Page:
Asking my sister (she was 10. Almost.) to stay where she was, i rushed back to my house. I entered my parents bedroom, saw my mother sleeping(?) peacefully, opened the desk drawer as quietly as i can (so as not to wake her up, you see) and took out the change. Then i closed the door quietly again, and rushed back to the temple.
10 minutes later, me and my sister returned from the temple to see my dad in a bewildered state that is beyond my vocabulary to describe. He dragged us both to near our mother. And that is when i looked at her face.
She had the same calm, serene expression. But her skin: It was blue. I tried to recollect all the first aid lessons i learned in school. I sprinkled water on her face. I shook her. I checked her pulse. She had no pulse.
Some part of me already knew she was gone. But i don't think my dad and my sis(poor thing was looking like a scared puppy) knew it yet. A neighbor managed to get his car ready, and off we went to the hospital.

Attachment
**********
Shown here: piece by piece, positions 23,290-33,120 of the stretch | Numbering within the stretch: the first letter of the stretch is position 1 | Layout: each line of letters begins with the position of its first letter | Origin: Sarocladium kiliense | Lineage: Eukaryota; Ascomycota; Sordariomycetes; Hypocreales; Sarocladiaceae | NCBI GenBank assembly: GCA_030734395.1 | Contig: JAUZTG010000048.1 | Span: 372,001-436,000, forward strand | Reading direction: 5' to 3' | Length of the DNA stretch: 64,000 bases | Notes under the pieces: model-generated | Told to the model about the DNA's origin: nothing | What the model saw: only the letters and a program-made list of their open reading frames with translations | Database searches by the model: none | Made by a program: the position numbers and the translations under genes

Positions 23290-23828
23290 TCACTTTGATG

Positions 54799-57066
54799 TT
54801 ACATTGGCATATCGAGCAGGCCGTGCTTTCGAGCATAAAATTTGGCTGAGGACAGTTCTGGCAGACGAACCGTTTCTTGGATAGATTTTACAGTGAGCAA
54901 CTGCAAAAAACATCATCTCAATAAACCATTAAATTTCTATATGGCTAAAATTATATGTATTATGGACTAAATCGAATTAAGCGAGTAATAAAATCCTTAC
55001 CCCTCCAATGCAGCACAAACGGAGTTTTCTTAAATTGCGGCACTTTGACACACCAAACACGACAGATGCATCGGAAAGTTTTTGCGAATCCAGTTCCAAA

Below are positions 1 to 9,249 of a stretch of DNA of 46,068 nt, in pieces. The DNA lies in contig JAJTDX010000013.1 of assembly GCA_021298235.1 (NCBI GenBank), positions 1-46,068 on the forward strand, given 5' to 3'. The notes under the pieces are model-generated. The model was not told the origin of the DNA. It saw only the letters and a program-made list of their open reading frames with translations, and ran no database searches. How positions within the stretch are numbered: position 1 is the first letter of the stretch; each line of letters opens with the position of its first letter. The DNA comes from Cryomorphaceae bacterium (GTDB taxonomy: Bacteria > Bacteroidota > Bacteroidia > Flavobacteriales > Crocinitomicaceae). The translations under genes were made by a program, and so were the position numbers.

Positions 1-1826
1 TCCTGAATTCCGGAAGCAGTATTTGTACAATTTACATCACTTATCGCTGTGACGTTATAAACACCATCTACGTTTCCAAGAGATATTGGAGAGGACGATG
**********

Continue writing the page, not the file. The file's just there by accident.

An hour later, she was pronounced dead. The official verdict was, my mother , a life long patient of "fits"(neural disorder), suffered an attack in her sleep, and choked on her own tongue.
My mother was gone.
That evening, with a few blocks of firewood, every earthly memory of my mother went up in flames. And a part of me went with it.
I was never the same again.
For I didn't cry my heart out a single time that day. I wasn't sad. I was angry.
I was angry at god for doing this to my family.
I was angry at my mother for leaving me stranded.
But most of all, i was angry at myself for not searching for the change in my pocket 5 minutes earlier. Coz if i had, maybe, just MAY BE, I could have reached my house in time to save her. I could have reached home when she was gasping for a breath of air. I could have done SOMETHING. And if she was to go, she could have gone holding her naughty son's hand, looking at his face.